Large Scale Structure

How does it all fit together (at least for our local neighborhood, the region observable in amateur telescopes)?

Mass Density for the Region within about 300 Million Light Years

Most prominent is the Great Attractor [GA], a mountain of dark matter including and rising up beyond the Hydra - Centaurus cluster [HC]. The Local Supercluster [LS] also shows as a ridge of higher-than-average mass density that runs toward and merges with the Great Attractor. On the other side of the sky rises another mountain of dark matter, somewhat steeper but much less broad--this matches up with the position of the Perseus-Pisces Supercluster [PP]. In between the two mountains is a valley, an elongated void of lower-than-average density.

These four pieces of terrain--the Great Attractor and the Local Supercluster on one side, the Perseus-Pisces Supercluster on the other, and the void in between--are the major features of both the dark matter map inferred from the motions of galaxies (their peculiar velocities) and the IRAS map of the positions of galaxies. These maps, though coarse, suggest a good correspondence between the galaxy and dark matter distribution, at least on large scales like superclusters.--Alan Dressler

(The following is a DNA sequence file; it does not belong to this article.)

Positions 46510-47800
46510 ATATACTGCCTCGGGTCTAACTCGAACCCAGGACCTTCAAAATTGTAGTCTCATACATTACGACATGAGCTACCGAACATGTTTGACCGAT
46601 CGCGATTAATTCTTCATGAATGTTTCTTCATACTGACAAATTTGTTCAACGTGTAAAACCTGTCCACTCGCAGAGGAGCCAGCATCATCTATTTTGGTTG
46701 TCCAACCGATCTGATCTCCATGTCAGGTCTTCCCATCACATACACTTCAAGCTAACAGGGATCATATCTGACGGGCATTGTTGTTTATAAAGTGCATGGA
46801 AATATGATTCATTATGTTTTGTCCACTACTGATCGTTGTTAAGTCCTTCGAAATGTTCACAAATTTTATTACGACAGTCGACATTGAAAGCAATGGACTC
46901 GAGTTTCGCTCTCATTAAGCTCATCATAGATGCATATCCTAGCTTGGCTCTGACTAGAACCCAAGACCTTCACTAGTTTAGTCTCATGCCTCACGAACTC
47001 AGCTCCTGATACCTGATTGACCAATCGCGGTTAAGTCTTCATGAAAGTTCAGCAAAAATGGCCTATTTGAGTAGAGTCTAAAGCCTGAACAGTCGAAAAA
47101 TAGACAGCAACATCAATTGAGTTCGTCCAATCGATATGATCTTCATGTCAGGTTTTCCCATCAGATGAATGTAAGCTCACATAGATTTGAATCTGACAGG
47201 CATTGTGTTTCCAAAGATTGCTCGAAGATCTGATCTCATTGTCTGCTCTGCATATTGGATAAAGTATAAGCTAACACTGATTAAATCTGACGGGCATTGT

(Another prominent feature of our observable universe, the Great Wall [GW] of galaxies discovered by Margaret Geller and John Huchra, lies just outside our map, but we can see its outer ramparts in the low ridge running across the top.)

The Great Attractor may be just the tip of the iceberg. This entire region may be streaming at 600 km/sec, a ripple in the smooth Hubble flow of an expanding universe, toward a truly gigantic conglomeration of mass, known as the Shapley concentration, in the same direction as the Great Attractor, but almost three times further away.